Arnold C. Paulino, MD | Authors

Articles

Stereotactic Body Radiotherapy in the Management of Painful Bone Metastases

June 01, 2008

Bone metastases are a common feature of many solid cancers, especially those originating from the prostate, breast, lung, kidney, melanoma, and other sites. Up to 80% of patients with these cancers will develop painful bony disease during the course of their disease.

Radiation Therapy in the Management of Brain Metastases From Renal Cell Carcinoma

May 01, 2006

Brain metastases from renal cell carcinoma (RCC) cause significant morbidity and mortality. More effective treatment approaches are needed. Traditionally, whole-brain radiotherapy has been used for palliation. With advances in radiation oncology, stereotactic radiosurgery and hypofractionated stereotactic radiotherapy have been utilized for RCC brain metastases, producing excellent outcomes. This review details the role of radiotherapy in various subgroups of patients with RCC brain metastases as well as the associated toxicities and outcomes. Newer radiosensitizers (eg, motexafin gadolinium [Xcytrin]) and chemotherapeutic agents (eg, temozolomide [Temodar]) used in combination with radiotherapy will also be discussed.

Commentary (Paulino): Central Nervous System Germ Cell Tumors: Controversies in Diagnosis and Treatment

May 01, 2005

The manuscript by Jubran et albrings to light the many controversiessurrounding the managementof intracranial germ cell tumors.Perhaps the most controversialissues are the roles of radiotherapyand chemotherapy in the treatment ofpure germinoma and nongerminomatousgerm cell tumor (NGGCT).

The Role of PET-CT Fusion in Head and Neck Cancer

February 01, 2005

The fusion of 18-fluorodeoxyglucose (FDG) positron-emission tomography(PET) with computed tomography (CT) offers both anatomicand physiologic delineation of head and neck cancers. PET-CT is usefulin the staging of head and neck carcinomas and may identify unsuspecteddistant metastasis that may alter treatment. PET-CT may alsohelp in target volume delineation during radiotherapy (RT) treatmentplanning. Better characterization of the target may improve local controlas well as spare normal tissues from RT sequelae.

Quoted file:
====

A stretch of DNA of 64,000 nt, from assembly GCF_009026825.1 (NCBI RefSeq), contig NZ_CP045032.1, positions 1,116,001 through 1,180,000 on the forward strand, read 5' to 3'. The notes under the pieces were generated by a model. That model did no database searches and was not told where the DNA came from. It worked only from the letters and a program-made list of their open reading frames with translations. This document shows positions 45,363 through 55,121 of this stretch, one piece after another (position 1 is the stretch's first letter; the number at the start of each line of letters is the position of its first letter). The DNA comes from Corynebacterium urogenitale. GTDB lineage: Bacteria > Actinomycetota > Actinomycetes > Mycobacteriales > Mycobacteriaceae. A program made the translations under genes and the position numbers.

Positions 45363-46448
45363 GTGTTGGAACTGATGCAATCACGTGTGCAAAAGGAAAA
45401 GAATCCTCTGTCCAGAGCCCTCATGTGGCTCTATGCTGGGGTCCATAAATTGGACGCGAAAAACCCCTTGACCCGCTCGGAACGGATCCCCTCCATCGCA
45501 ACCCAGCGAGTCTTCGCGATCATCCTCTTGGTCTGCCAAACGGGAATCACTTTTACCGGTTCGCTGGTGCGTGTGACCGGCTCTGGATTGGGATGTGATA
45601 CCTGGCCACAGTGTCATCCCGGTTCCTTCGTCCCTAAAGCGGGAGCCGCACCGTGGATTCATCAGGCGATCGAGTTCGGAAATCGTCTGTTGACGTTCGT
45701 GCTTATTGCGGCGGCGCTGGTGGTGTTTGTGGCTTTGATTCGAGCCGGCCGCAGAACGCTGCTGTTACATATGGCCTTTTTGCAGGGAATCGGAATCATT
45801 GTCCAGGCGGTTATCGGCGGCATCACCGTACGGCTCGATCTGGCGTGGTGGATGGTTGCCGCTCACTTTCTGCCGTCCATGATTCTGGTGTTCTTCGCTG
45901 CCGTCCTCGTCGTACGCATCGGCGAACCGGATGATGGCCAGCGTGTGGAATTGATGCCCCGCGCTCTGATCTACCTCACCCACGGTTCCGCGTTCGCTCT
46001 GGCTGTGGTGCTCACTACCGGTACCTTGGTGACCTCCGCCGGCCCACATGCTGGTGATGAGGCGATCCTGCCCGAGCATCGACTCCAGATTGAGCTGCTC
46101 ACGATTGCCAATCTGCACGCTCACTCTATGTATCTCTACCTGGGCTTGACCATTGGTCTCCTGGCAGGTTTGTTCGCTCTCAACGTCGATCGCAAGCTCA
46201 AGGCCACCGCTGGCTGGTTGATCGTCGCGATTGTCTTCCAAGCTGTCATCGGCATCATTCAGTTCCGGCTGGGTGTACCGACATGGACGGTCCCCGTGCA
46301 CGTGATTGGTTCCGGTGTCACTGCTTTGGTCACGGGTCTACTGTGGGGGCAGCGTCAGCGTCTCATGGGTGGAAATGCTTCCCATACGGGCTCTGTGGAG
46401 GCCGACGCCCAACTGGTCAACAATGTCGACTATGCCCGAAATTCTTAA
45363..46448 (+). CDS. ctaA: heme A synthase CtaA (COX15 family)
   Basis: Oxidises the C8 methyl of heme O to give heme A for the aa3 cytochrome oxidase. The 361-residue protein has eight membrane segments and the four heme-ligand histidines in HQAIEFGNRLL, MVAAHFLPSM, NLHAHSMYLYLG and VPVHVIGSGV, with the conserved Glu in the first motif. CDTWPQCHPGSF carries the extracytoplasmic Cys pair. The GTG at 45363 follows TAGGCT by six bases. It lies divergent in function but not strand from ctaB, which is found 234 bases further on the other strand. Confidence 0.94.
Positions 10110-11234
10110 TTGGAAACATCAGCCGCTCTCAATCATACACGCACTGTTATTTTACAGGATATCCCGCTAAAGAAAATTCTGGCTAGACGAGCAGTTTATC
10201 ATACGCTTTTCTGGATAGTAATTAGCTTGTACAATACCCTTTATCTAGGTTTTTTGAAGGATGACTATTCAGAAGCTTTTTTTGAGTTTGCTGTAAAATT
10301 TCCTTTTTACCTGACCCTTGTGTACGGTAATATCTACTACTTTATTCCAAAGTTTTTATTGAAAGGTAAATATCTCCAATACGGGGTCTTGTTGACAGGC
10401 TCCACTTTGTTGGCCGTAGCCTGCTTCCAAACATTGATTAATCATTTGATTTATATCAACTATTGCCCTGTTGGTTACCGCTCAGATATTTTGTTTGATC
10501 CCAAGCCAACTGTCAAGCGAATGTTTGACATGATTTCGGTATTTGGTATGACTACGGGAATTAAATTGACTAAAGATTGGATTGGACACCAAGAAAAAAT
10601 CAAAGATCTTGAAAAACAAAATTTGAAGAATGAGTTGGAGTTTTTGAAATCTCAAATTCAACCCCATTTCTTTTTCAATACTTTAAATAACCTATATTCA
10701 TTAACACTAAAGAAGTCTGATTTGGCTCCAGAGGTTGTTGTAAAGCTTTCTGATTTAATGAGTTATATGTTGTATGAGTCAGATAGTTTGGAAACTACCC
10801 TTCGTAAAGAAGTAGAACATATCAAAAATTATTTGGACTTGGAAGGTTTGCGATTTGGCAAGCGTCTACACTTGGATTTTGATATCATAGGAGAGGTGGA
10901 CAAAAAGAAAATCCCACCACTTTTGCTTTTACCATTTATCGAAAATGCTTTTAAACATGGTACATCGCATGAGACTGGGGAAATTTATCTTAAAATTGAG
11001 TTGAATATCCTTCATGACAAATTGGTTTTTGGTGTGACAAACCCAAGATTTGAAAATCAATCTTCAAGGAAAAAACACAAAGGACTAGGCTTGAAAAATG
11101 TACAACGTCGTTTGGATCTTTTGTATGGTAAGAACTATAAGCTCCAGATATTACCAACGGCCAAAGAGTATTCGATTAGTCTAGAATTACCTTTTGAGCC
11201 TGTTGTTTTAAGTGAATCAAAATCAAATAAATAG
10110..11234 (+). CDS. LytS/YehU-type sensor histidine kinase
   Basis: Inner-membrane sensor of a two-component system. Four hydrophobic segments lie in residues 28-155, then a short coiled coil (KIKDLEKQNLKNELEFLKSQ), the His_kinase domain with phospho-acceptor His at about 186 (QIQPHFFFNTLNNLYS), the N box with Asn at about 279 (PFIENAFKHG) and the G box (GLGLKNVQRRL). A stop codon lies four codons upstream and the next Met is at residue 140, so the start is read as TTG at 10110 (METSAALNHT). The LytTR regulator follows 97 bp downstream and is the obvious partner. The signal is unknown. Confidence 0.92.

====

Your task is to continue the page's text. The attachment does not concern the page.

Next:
Commentary (Paulino): Current Management of Childhood Ependymoma

May 01, 2002

Dr. Merchant provides a comprehensive overview of intracranial ependymoma in children. As he points out, most of the current information regarding childhood intracranial ependymoma has come from single-institution retrospective reviews. Of the prognostic indicators mentioned in the article, both young age and subtotal resection are widely accepted. Children less than 3 years old have a worse prognosis than older children, possibly because of more aggressive tumor biology, reluctance to give postoperative radiotherapy, or use of lower doses of radiotherapy. Regarding the degree of surgical resection, assessment by postoperative imaging is more important than the neurosurgeon’s perspective on whether a gross total or subtotal resection has been performed.[1,2]

Controversies in the Management of Intracranial Germinomas

April 01, 1999

Intracranial germinomas are uncommon tumors. In the past, patients have traditionally been diagnosed with a trial of focal radiotherapy without biopsy. If the tumor was radiosensitive, it was presumed to be a germinoma.

Radiotherapeutic Management of Medulloblastoma

June 01, 1997

Although craniospinal irradiation has been employed in children with medulloblastoma for the past 40 years, many issues concerning its use have been raised and examined, and some continue to be debated. Careful radiation technique includes adequate irradiation of the neuraxis with special attention to the cribriform plate region and termination of the thecal sac. Conventional-dose craniospinal radiation therapy, in combination with chemotherapy, is currently recommended for patients with high-risk medulloblastoma. The appropriate dose of radiation to the craniospinal axis when this modality is combined with chemotherapy for low-risk medulloblastoma remains to be defined. Long-term results of hyperfractionated radiation therapy are likewise awaited. In an effort to decrease late toxicity to the immature central nervous system, radiation therapy can be delayed in a proportion of infants by administering chemotherapy after maximal tumor debulking. [ONCOLOGY 11(6):813-823, 1997]

Current Issues in the Diagnosis and Management of Wilms' Tumor

October 01, 1996

Significant advances have been made in the treatment of children with Wilms' tumor. Whereas 50 years ago overall survival was less than 10%, current survival estimates approach 90%. This progress has been made